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Personality. Believe this shit if you care ;’)

I was thinking I was either INTP or INFP. I was confused when none of the 2 personalities matched me. I was curious to know about my personality (Prajwal told me to).


After working on surfing many websites (Prajwals suggestion). He found 41q.com It has given an excellent result which wasted 5-15 mins + this blogging time. It has given me a this result called Dynamic thinker.

Browsing that keyword. I realized that I’m ENTJ


These are my strength and weakness.
Althought many are matching my personality, I don’t agree it resembles the exact personality of mine. Mainly all my weaknesses ;). Challenge me on that

Prajwal, co-founder @ Ninjaas.com. His personality type is INTP, which resembles ENTJ and here is our relation.

A journey of thoughts with Dr Deepak Chopra

How a real engineer spends money?

A toothpaste factory had a problem: Due to the way the production line was set up, sometimes empty boxes were shipped without the tube inside. People with experience in designing production lines will tell you how difficult it is to have everything happen with timings so precise that every single unit coming off of it is perfect 100% of the time. Small variations in the environment (which cannot be controlled in a cost-effective fashion) mean quality assurance checks must be smartly distributed across the production line so that customers all the way down to the supermarket won’t get frustrated and purchase another product instead.

Understanding how important that was, the CEO of the toothpaste factory gathered the top people in the company together. Since their own engineering department was already stretched too thin, they decided to hire an external engineering company to solve their empty boxes problem.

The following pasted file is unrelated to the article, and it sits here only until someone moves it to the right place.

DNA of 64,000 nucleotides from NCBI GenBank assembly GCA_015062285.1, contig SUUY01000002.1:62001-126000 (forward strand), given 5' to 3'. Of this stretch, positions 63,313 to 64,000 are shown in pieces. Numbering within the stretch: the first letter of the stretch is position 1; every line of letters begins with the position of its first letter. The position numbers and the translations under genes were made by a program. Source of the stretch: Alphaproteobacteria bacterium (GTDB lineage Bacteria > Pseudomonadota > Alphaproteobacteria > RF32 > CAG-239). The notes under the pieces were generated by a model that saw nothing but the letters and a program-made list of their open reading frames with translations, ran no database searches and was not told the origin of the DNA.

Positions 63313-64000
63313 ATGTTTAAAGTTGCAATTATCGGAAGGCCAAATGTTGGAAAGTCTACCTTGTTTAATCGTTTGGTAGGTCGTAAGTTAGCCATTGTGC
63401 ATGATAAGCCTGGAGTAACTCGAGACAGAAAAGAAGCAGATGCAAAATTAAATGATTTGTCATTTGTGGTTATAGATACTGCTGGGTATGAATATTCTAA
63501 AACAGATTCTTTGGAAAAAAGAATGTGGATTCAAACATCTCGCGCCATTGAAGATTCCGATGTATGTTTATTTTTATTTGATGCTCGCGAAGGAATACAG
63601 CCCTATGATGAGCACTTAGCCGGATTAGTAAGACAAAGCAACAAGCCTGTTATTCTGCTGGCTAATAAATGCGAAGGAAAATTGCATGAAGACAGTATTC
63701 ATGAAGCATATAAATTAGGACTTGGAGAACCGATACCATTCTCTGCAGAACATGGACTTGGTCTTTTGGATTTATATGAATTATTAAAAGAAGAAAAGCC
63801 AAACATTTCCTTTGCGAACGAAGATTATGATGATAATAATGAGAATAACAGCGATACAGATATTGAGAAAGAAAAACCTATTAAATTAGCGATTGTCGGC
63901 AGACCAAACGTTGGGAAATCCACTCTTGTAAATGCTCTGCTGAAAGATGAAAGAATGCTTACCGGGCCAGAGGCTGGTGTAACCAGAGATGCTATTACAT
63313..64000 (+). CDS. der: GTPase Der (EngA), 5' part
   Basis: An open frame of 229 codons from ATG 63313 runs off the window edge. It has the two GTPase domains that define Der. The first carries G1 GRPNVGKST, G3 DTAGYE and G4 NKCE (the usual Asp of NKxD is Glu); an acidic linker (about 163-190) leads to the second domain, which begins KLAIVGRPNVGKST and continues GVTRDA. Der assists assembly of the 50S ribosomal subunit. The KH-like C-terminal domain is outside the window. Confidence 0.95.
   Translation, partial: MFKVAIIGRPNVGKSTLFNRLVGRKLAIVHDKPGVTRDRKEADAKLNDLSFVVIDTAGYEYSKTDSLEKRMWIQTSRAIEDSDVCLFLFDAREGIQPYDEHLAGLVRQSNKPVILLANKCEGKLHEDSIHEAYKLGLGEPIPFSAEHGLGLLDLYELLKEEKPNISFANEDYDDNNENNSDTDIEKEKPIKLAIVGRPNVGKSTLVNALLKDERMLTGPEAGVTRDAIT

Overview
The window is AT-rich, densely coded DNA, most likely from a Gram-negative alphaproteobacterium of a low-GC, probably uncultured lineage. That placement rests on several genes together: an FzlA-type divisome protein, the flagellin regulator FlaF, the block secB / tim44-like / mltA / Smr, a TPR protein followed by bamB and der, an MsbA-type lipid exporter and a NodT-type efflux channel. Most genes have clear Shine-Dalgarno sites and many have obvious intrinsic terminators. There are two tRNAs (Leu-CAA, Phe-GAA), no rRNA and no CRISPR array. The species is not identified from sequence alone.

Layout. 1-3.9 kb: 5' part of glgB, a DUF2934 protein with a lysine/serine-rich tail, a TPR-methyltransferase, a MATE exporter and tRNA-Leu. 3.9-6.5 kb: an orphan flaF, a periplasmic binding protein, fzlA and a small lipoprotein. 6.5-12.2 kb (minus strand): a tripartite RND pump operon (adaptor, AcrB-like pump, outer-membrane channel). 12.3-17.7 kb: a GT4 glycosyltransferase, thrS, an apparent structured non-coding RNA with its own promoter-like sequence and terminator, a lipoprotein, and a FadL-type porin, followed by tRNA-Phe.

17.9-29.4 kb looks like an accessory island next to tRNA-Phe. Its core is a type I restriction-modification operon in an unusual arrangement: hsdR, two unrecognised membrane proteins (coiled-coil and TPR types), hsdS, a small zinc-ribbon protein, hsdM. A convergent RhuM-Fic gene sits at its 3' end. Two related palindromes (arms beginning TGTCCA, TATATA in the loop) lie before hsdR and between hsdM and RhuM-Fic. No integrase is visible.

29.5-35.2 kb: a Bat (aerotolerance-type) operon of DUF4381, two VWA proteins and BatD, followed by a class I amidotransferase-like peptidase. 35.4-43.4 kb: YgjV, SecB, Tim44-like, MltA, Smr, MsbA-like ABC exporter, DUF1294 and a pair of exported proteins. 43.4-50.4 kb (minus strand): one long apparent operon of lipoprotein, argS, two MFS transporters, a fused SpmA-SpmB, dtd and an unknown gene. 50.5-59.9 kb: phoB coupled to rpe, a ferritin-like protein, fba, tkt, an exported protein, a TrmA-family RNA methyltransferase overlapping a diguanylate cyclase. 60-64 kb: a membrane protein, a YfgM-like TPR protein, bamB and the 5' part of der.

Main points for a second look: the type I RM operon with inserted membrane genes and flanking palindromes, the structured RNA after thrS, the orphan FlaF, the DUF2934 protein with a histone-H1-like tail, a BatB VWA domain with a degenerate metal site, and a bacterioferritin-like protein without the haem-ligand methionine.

The project followed the usual process: budget and project sponsor allocated, RFP (request for proposal), third-parties selected, and six months (and $8 million) later a fantastic solution was delivered — on time, on budget, high quality and everyone in the project had a great time. The problem was solved by using high-tech precision scales that would sound a bell and flash lights whenever a toothpaste box would weigh less than it should. The line would stop, and someone had to walk over and yank the defective box off the line, then press another button to re-start the line.

A short time later, the CEO decided to have a look at the ROI (return on investment) of the project: amazing results! No empty boxes ever shipped out of the factory after the scales were put in place. There were very few customer complaints, and they were gaining market share. “That was some money well spent!” he said, before looking closely at the other statistics in the report.